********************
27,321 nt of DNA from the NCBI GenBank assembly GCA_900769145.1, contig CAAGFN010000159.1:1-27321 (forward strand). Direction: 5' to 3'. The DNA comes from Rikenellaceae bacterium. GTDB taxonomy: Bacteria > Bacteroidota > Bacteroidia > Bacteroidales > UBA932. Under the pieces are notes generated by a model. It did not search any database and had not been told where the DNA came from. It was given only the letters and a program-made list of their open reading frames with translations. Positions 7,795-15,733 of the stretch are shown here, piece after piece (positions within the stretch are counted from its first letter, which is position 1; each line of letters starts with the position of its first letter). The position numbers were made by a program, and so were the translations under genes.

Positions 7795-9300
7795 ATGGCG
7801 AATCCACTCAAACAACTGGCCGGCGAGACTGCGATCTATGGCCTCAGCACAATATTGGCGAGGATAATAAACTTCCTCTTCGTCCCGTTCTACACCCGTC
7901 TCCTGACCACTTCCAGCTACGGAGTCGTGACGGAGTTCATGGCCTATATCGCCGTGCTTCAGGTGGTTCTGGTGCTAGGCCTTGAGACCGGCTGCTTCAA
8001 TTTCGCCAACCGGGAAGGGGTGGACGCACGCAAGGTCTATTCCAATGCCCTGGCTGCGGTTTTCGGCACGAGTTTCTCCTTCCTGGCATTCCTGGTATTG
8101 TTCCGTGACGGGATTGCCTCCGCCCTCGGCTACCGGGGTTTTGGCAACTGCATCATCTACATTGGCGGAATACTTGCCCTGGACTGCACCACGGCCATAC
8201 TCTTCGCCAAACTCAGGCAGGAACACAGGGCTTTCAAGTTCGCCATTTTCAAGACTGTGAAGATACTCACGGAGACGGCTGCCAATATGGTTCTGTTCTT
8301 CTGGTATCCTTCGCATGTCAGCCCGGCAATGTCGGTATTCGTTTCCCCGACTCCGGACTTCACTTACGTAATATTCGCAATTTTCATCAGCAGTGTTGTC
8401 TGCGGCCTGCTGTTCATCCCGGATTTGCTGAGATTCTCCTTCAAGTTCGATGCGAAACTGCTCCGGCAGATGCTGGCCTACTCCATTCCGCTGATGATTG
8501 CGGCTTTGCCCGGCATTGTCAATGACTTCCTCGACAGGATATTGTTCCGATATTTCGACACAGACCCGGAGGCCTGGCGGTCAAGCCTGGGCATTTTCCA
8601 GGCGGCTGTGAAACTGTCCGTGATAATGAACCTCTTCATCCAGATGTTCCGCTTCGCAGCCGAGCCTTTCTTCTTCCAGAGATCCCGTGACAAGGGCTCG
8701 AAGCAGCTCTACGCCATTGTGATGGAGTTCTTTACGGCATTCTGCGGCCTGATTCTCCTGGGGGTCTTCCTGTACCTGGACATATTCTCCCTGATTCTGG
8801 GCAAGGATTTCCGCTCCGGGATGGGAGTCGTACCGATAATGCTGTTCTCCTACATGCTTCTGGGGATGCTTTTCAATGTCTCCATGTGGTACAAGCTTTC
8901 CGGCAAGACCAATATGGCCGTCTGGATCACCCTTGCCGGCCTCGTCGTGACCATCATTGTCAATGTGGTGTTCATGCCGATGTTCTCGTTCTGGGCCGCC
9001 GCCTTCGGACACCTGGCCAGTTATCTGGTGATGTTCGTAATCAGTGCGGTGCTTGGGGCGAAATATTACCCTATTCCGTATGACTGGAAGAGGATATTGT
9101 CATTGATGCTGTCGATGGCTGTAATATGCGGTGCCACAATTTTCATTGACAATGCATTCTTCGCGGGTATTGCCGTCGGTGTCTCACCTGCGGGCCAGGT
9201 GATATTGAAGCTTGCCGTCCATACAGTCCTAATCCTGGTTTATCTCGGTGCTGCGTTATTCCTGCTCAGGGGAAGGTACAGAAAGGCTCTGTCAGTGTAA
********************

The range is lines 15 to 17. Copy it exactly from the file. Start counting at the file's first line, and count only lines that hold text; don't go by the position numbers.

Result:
8901 CGGCAAGACCAATATGGCCGTCTGGATCACCCTTGCCGGCCTCGTCGTGACCATCATTGTCAATGTGGTGTTCATGCCGATGTTCTCGTTCTGGGCCGCC
9001 GCCTTCGGACACCTGGCCAGTTATCTGGTGATGTTCGTAATCAGTGCGGTGCTTGGGGCGAAATATTACCCTATTCCGTATGACTGGAAGAGGATATTGT
9101 CATTGATGCTGTCGATGGCTGTAATATGCGGTGCCACAATTTTCATTGACAATGCATTCTTCGCGGGTATTGCCGTCGGTGTCTCACCTGCGGGCCAGGT